‘I have some huge shoes to fill.’ Jim Ross pledges hard work as new Arlington mayor.

Jim Ross promised to work hard and serve the entire city during his first term as mayor, as he reminisced about the support from the community since he moved to Arlington in the early 1980s.

Ross took his oath before a full City Council from Precinct 2 Justice of the Peace Mary Tom Curnutt, and before a council chamber that was nearly standing room only through the ceremonies.

“I like to say we’re a community that cares,” Ross said. “I felt it every inch of the way during the campaign, and I feel it tonight.”

Ross also noted that he has “big shoes to fill” as Jeff Williams, who ended his term as mayor Tuesday evening after six years in office, steps down. Williams said he will help start a leadership institute within the National Medal of Honor Museum, which is expected to open in 2024. Williams will also continue to chair the Tarrant Regional Transportation Coalition.

In his final remarks to council, Williams said representatives should encourage unity among residents while supporting the newest class of city leaders. Williams also published a letter thanking residents and staff for the past six years and received congratulatory messages from President Joe Biden and Precinct 2 County Commissioner Devan Allen, as well as several councilmembers.

On his way out, former Mayor Jeff Williams thanked Ross for his service as a resident and running for public office.

“He is going to bring a lot of talents here to this office as mayor,” Williams said.

Ross thanked Williams and pledged to build off Williams’ work in office.

“I have some huge shoes to fill — massive shoes to fill,” Ross said. “I’m not going to be able to do it alone. I know I don’t have to do it alone.”

Ross, an attorney, businessman, former Arlington police officer and U.S. Marine, was the victor of Arlington’s mayoral runoff against minister and former at-large councilmember Michael Glaspie. Neither secured the amount of votes necessary to win the seven-person race May 1, though Ross fell just under 3% shy of the outright win.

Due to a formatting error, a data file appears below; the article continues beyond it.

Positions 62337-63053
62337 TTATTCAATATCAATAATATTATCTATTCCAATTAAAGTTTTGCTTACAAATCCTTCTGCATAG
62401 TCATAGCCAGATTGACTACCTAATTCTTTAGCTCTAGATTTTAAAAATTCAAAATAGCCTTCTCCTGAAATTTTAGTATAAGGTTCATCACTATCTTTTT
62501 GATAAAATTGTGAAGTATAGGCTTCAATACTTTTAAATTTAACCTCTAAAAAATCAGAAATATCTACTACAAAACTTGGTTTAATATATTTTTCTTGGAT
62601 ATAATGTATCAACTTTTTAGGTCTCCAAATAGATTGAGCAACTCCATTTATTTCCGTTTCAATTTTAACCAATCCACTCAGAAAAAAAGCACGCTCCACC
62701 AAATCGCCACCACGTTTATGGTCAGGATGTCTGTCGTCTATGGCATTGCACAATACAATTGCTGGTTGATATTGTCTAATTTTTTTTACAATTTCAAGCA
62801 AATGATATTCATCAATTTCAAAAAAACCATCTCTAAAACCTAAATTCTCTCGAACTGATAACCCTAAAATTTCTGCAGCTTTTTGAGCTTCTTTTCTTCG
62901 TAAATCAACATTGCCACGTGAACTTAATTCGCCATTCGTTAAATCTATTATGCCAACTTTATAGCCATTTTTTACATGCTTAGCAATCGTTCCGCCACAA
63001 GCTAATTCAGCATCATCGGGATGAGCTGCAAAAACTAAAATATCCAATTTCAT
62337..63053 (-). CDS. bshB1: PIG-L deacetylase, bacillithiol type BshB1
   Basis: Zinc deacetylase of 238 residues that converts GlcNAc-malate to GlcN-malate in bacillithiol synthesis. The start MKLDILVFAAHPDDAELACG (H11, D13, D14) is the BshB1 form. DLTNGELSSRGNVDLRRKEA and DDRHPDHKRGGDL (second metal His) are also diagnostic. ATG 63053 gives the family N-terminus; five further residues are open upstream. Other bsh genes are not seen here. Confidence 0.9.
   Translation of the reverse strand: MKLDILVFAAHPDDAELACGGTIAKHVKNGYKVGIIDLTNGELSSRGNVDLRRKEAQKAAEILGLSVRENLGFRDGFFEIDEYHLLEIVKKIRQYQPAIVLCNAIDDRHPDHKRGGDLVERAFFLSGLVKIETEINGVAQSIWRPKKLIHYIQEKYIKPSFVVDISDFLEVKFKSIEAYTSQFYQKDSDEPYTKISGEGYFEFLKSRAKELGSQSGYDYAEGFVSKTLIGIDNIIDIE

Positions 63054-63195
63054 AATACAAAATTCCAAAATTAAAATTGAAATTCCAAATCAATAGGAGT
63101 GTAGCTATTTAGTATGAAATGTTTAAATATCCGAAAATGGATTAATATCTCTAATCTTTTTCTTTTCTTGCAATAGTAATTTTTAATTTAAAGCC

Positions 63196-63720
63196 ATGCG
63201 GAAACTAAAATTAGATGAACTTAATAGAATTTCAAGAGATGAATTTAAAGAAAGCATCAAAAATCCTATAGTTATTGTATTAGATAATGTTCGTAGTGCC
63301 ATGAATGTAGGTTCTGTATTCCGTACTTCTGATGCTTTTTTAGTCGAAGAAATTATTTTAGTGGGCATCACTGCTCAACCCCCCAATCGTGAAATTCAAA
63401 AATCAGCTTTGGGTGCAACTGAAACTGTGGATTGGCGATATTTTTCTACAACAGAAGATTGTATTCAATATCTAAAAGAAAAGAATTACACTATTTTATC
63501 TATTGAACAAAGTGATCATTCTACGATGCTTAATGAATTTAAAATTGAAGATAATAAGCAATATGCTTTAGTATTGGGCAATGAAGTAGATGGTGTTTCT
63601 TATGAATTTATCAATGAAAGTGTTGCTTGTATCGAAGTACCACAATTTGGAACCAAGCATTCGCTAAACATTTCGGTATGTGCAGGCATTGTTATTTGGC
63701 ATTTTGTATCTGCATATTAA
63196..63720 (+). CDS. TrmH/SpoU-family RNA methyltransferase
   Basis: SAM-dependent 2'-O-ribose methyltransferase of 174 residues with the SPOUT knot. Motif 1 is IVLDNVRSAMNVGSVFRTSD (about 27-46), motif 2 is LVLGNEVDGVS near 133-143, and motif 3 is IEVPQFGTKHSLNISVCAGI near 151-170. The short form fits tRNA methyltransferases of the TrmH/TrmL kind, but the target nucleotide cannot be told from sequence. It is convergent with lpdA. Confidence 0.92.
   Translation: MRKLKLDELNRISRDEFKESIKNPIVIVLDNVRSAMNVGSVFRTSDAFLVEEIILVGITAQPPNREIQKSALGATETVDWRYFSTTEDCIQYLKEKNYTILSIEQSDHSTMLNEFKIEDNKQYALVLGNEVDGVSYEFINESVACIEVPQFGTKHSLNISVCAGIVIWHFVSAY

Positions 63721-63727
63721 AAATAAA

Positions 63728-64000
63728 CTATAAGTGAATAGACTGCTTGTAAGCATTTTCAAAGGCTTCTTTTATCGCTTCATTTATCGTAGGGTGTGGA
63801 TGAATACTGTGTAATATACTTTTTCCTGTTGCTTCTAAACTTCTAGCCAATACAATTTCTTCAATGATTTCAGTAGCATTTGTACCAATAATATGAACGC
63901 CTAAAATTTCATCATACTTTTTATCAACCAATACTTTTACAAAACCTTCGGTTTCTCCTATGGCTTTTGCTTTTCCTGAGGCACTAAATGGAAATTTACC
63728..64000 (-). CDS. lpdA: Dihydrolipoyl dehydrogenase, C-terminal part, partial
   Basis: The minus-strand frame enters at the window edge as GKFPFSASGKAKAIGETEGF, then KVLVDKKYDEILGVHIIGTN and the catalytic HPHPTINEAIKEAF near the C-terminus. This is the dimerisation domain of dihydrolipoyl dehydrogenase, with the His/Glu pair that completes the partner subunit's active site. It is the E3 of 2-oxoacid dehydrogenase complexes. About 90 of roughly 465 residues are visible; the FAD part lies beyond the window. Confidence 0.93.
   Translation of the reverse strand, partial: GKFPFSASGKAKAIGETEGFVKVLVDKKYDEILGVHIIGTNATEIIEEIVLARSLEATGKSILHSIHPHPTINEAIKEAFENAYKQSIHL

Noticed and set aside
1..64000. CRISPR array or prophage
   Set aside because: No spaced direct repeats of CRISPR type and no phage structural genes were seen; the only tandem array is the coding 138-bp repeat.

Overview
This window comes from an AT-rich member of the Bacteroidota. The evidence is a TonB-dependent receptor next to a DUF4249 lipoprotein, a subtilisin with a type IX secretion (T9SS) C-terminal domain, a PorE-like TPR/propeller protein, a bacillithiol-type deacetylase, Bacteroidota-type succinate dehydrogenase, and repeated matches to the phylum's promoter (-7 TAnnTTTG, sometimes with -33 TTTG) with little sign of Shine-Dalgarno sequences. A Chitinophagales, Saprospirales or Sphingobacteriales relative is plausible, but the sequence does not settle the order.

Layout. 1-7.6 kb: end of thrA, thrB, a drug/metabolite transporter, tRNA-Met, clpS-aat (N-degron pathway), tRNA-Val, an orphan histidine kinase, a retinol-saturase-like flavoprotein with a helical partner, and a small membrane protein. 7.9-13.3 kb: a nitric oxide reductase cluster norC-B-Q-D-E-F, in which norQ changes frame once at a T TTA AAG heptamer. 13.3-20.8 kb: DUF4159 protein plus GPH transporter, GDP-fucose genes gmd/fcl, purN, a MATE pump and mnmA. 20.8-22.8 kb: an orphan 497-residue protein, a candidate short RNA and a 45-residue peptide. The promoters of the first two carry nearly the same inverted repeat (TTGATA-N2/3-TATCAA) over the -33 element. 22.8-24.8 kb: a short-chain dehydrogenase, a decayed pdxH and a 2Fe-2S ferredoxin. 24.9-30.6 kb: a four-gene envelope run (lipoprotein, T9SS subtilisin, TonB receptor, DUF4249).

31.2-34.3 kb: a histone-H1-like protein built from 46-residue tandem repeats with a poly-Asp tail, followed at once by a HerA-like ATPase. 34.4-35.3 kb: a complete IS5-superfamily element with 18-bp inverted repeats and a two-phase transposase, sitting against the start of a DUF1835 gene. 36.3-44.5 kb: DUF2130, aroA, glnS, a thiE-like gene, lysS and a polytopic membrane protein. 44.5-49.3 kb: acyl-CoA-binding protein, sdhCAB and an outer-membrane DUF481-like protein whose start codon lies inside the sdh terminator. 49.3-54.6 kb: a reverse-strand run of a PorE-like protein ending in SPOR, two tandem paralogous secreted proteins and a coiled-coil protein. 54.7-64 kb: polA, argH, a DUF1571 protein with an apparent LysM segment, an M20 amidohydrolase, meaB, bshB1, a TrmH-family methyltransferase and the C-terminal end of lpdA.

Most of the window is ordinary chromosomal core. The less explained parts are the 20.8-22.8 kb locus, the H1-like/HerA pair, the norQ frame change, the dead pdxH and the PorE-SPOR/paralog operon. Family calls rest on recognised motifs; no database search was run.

Ross has said he will target job growth and economic development during his term as mayor.

The meeting was also a changing of the guard for District 3, which generally covers southeast Arlington. Nikkie Hunter, a health care administrator, took the helm from retired air traffic controller Marvin Sutton, who ran for mayor instead of a second council term. Hunter secured the seat after a June 5 runoff and five-person general election.

“Thank you so much for your support and just trusting in my leadership for District 3,” Hunter said after taking her oath.

Council gained two new councilmembers in 2021, in addition to a new mayor. Rebecca Boxall, an architect, was sworn in as District 5’s representative last month, as well as incumbents Andrew Piel in District 4 and at-large councilmember Dr. Barbara Odom-Wesley.

Five new faces have joined since last November, after District 2 councilmember Raul Gonzalez and District 6 councilmember Ruby Faye Woolridge won their seats in an unprecedented municipal election cycle held in November due to health concerns surrounding the pandemic.